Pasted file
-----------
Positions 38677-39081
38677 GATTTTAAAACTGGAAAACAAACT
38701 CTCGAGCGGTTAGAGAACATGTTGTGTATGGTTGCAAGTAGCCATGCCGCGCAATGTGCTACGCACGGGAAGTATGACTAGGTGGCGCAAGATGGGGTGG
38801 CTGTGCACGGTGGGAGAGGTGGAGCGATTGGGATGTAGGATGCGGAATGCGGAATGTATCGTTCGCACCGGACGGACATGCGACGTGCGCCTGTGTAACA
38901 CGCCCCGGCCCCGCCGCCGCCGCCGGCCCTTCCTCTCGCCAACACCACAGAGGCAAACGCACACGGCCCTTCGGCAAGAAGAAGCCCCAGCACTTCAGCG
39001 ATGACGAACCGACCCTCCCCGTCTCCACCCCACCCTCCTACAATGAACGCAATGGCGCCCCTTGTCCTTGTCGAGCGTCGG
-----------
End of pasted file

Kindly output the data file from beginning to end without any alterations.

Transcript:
Positions 38677-39081
38677 GATTTTAAAACTGGAAAACAAACT
38701 CTCGAGCGGTTAGAGAACATGTTGTGTATGGTTGCAAGTAGCCATGCCGCGCAATGTGCTACGCACGGGAAGTATGACTAGGTGGCGCAAGATGGGGTGG
38801 CTGTGCACGGTGGGAGAGGTGGAGCGATTGGGATGTAGGATGCGGAATGCGGAATGTATCGTTCGCACCGGACGGACATGCGACGTGCGCCTGTGTAACA
38901 CGCCCCGGCCCCGCCGCCGCCGCCGGCCCTTCCTCTCGCCAACACCACAGAGGCAAACGCACACGGCCCTTCGGCAAGAAGAAGCCCCAGCACTTCAGCG
39001 ATGACGAACCGACCCTCCCCGTCTCCACCCCACCCTCCTACAATGAACGCAATGGCGCCCCTTGTCCTTGTCGAGCGTCGG